I have been a resident of Marblehead for about five years and a reader of Marblehead Patch for 3 years. I find it a great source of information as-well-as a great forum for folks to use for various issues. This is my first time contacting the Patch to relay a situation that I was confronted with today at a local business.
This morning I stopped by a local shop and, upon entering, I was greeted and told that "someone would be right with me".
Pleased at the greeting, I responded "Thank you Ma'am". The customer in front of me, a very pleasant woman, said to the employee, (and I am paraphrasing), "Isn't it nice to hear some traditional manners?"
The employee then reponded, " I still don't like it" (I assume it was the word ma'am that was so offensive). I was suprised by the response and immediately felt the need to convey that there was no offense intended. I stated that I come from a military backround (I am still serving in the U.S. Army) and that such a reply is meant out of respect.
The employee just quickly looked at me and did not respond. The customer wisely stated, " Hey, there are certainly worse things a person can be called".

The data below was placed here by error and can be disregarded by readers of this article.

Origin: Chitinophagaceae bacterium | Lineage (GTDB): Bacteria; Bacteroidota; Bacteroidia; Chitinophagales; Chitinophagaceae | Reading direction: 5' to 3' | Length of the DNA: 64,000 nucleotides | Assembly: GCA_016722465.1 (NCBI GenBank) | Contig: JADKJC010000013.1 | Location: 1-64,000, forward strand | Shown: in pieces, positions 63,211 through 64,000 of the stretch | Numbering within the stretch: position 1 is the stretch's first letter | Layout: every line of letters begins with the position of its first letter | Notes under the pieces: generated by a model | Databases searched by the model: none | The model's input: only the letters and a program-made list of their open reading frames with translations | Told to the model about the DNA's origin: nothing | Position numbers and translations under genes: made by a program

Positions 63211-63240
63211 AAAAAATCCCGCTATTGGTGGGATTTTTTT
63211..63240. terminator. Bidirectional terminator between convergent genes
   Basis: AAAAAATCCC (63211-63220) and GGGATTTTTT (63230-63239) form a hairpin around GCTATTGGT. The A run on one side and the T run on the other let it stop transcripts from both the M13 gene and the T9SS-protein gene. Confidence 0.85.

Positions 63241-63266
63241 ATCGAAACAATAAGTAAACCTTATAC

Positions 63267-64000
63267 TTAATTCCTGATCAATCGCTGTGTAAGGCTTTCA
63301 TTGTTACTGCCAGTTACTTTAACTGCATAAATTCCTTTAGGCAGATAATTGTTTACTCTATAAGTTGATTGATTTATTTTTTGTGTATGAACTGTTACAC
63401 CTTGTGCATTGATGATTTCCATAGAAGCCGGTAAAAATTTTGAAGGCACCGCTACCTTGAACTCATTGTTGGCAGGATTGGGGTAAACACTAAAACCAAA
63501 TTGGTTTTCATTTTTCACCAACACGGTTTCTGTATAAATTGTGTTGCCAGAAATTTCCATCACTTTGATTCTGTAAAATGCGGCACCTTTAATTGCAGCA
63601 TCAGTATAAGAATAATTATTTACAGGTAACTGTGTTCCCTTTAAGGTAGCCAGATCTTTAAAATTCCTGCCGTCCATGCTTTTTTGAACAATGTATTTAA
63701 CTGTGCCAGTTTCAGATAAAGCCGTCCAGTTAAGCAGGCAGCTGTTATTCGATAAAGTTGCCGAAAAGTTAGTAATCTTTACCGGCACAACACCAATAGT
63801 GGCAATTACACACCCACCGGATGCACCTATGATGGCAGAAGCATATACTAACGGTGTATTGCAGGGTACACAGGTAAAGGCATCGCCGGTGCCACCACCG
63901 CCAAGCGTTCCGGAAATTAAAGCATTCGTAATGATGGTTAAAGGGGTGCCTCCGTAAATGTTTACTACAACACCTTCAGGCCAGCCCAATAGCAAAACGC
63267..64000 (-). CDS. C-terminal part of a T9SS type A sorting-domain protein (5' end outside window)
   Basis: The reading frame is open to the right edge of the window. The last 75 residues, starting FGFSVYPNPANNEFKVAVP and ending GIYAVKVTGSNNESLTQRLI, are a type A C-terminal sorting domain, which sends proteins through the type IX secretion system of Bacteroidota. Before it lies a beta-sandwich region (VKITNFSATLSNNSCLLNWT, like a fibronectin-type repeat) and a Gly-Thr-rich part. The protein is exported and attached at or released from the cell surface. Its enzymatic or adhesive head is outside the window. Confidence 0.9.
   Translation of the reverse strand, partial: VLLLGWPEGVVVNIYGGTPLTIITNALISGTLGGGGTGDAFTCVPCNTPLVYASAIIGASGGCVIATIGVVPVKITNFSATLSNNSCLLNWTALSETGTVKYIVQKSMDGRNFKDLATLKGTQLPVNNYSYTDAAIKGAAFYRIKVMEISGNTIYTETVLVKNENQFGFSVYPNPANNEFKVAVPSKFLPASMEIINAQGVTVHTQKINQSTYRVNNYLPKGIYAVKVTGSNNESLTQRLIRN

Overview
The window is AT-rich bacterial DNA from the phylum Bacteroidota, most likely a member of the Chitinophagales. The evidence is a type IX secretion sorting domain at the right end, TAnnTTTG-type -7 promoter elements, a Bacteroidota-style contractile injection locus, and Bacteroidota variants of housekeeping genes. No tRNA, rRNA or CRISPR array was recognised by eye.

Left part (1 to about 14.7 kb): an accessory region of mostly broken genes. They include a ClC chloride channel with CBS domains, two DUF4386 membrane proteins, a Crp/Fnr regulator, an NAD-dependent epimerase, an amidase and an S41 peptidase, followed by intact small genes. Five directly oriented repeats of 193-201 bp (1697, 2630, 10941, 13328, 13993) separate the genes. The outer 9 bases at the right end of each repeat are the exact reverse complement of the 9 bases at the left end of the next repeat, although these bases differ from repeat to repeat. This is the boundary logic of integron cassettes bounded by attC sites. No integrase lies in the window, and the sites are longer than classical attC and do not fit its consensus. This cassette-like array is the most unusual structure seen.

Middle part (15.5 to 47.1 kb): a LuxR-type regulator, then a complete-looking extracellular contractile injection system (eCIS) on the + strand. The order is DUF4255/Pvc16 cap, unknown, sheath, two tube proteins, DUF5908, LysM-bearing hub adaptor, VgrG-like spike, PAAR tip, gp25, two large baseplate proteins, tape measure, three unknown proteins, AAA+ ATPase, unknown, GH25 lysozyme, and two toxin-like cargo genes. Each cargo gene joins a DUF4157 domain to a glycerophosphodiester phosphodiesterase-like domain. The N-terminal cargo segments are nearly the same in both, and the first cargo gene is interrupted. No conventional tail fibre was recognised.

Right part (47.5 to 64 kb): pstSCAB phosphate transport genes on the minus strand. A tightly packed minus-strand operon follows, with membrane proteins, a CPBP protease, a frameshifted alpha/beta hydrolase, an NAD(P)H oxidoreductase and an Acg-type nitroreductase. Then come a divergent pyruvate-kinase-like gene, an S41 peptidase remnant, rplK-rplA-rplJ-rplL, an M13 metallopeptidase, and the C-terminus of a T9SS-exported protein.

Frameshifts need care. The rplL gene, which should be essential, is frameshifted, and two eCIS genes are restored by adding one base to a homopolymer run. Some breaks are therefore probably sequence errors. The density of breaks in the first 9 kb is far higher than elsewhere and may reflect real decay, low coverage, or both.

She then shook my hand and sincerely thanked me for my service. Still, there was no reponse from the employee. As I stood there for a few more moments the angst from the employee was obvious. I then began to think. Why am I defending myself? I feel that we, as a society, have a big problem with a lack of manners, ethics and courtesy...and it's not getting any better.
I am a man in my 50s and spend a great deal of time reinforcing this with my daughter and with young soldiers. Furthermore, I came to this establishment to give them my money.
By this time I felt it best to leave for several reasons:
- I did not want to continue a transaction that was already uncomfortable,
- I now felt as though I was being disrespected.
- Why should I now give this business my money?
It was much more of an inconvenience to leave Marblehead and find another franchise, but, I was just not comfortable doing business at this location. Unfortunately, since I now had to leave Marblehead, I ended up doing other business out of our town as well.
To put things in context, this employee was not a teen or a 20-year-old woman; we were probably close in age. Did the employee wish to be called Miss, Mrs, etc? I am sorry, I will not perform an assessment of age, marital status, etc. everytime I address someone.
Please folks, recognize manners for what they are and pass it on and relax.
Richard A. Frear